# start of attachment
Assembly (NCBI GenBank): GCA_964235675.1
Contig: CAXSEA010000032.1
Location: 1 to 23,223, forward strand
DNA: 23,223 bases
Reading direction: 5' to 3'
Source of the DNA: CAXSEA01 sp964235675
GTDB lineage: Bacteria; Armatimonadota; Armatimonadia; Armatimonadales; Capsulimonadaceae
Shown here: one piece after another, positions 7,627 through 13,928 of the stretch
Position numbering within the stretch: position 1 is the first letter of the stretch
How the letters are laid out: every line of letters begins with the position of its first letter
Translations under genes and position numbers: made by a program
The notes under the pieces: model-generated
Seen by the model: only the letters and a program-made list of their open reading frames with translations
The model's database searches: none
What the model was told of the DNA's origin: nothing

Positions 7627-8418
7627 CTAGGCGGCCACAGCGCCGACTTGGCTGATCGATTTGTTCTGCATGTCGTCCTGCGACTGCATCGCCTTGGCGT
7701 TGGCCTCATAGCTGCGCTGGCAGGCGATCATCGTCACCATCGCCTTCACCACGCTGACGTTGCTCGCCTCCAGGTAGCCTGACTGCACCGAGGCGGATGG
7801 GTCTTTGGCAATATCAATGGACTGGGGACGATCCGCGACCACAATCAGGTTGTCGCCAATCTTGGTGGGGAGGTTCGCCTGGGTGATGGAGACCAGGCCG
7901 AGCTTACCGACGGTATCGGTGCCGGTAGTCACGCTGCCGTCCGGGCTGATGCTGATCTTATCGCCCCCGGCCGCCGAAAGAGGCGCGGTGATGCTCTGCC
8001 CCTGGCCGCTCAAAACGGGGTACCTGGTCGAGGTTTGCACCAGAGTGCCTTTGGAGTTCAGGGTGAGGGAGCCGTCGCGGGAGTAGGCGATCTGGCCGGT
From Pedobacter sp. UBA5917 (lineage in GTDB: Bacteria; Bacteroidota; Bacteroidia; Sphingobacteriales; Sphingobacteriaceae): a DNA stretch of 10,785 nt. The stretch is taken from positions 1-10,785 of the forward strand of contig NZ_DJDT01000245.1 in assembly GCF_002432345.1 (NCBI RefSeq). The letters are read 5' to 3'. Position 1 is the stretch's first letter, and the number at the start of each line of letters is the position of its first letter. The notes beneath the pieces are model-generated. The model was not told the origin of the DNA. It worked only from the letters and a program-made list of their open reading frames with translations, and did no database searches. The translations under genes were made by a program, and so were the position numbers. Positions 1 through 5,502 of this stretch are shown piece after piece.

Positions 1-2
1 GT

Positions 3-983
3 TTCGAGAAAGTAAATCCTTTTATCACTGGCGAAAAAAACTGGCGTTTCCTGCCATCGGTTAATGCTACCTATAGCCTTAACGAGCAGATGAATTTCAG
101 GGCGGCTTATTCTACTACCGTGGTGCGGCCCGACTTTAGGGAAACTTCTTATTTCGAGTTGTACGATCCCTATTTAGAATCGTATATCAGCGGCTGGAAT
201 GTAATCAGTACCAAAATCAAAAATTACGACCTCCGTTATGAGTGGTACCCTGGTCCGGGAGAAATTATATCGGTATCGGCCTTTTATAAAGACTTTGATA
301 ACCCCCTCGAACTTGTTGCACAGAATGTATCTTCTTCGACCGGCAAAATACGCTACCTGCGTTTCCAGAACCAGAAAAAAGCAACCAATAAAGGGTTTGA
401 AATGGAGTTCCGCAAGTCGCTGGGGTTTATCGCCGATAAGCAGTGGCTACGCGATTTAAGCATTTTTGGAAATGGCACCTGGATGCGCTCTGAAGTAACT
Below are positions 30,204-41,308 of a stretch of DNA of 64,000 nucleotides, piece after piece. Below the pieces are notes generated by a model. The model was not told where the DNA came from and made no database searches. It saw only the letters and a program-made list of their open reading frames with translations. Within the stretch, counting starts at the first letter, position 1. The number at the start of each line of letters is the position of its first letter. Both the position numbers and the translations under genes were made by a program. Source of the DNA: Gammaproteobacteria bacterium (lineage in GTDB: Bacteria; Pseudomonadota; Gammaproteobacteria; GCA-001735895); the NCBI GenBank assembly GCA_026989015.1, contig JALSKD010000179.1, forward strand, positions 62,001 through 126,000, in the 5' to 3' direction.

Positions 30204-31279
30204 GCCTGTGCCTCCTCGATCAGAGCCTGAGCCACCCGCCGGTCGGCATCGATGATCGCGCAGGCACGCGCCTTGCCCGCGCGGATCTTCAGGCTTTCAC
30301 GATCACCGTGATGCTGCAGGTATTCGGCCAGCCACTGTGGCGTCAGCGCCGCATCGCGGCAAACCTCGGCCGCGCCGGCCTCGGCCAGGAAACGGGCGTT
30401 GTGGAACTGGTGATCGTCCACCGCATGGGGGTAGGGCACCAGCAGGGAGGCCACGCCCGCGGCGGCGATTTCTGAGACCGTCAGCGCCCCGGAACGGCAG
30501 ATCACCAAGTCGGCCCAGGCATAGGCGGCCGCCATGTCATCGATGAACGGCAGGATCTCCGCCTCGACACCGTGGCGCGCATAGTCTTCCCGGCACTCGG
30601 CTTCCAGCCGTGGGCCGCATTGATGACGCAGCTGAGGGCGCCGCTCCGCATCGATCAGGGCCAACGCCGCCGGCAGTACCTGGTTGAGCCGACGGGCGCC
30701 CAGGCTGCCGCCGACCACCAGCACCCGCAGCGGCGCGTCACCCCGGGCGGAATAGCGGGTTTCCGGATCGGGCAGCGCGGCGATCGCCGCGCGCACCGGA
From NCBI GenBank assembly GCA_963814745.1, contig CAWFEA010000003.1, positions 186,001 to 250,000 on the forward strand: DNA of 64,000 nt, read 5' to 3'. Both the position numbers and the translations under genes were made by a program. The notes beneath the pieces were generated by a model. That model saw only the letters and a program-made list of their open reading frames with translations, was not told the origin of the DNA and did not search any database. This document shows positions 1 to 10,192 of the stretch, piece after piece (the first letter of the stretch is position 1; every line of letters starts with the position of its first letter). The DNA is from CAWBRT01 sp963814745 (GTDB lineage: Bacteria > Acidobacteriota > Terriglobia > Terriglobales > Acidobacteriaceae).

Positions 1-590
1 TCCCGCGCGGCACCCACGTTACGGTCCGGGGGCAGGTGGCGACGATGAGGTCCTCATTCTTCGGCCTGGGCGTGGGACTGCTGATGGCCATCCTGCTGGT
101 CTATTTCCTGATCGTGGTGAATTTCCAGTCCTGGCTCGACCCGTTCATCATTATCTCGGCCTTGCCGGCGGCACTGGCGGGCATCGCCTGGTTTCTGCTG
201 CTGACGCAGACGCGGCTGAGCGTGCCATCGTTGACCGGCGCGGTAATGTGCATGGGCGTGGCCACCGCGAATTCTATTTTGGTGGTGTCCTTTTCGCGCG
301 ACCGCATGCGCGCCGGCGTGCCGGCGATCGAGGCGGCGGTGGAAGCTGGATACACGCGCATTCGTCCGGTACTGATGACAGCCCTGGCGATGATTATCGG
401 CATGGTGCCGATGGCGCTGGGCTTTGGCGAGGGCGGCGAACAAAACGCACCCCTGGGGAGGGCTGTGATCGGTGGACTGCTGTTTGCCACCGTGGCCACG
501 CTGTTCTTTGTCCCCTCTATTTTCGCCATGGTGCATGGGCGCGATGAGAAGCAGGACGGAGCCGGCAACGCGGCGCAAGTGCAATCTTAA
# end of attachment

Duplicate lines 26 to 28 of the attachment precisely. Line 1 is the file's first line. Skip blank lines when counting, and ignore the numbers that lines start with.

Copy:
3 TTCGAGAAAGTAAATCCTTTTATCACTGGCGAAAAAAACTGGCGTTTCCTGCCATCGGTTAATGCTACCTATAGCCTTAACGAGCAGATGAATTTCAG
101 GGCGGCTTATTCTACTACCGTGGTGCGGCCCGACTTTAGGGAAACTTCTTATTTCGAGTTGTACGATCCCTATTTAGAATCGTATATCAGCGGCTGGAAT
201 GTAATCAGTACCAAAATCAAAAATTACGACCTCCGTTATGAGTGGTACCCTGGTCCGGGAGAAATTATATCGGTATCGGCCTTTTATAAAGACTTTGATA